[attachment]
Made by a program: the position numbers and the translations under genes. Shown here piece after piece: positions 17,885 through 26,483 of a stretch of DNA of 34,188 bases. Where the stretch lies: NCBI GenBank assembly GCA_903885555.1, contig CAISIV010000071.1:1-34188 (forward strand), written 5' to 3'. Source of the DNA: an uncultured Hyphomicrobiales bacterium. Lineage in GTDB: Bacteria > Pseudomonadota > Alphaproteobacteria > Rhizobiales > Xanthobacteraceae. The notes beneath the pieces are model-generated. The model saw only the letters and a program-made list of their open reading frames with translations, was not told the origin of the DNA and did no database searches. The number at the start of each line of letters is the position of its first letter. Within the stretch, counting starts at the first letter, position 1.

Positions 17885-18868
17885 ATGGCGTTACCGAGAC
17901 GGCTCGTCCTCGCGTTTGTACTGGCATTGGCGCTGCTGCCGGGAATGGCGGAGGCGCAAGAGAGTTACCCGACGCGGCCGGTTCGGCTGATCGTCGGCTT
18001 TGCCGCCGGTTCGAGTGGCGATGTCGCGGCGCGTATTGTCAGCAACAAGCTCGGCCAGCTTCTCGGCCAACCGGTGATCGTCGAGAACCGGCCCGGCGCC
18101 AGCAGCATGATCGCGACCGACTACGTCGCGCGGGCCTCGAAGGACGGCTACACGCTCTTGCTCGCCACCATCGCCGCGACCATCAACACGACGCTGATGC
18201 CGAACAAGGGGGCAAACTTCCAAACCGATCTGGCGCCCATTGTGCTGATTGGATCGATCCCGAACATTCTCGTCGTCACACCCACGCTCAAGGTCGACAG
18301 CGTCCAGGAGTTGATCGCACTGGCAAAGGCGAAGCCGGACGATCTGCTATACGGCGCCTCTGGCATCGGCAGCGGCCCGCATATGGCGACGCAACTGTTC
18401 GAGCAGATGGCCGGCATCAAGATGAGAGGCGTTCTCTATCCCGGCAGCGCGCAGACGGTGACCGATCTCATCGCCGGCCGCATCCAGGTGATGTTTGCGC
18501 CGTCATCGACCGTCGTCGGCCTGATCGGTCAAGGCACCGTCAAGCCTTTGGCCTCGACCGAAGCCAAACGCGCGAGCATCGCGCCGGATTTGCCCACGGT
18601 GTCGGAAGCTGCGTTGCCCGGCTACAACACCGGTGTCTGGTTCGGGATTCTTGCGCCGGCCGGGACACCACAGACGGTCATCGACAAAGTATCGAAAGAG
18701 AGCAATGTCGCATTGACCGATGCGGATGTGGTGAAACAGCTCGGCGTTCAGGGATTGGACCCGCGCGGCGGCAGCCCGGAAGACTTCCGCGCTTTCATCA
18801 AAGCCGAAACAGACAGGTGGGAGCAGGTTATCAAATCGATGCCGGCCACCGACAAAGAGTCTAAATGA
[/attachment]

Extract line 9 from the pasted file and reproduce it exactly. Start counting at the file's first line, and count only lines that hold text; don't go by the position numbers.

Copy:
18401 GAGCAGATGGCCGGCATCAAGATGAGAGGCGTTCTCTATCCCGGCAGCGCGCAGACGGTGACCGATCTCATCGCCGGCCGCATCCAGGTGATGTTTGCGC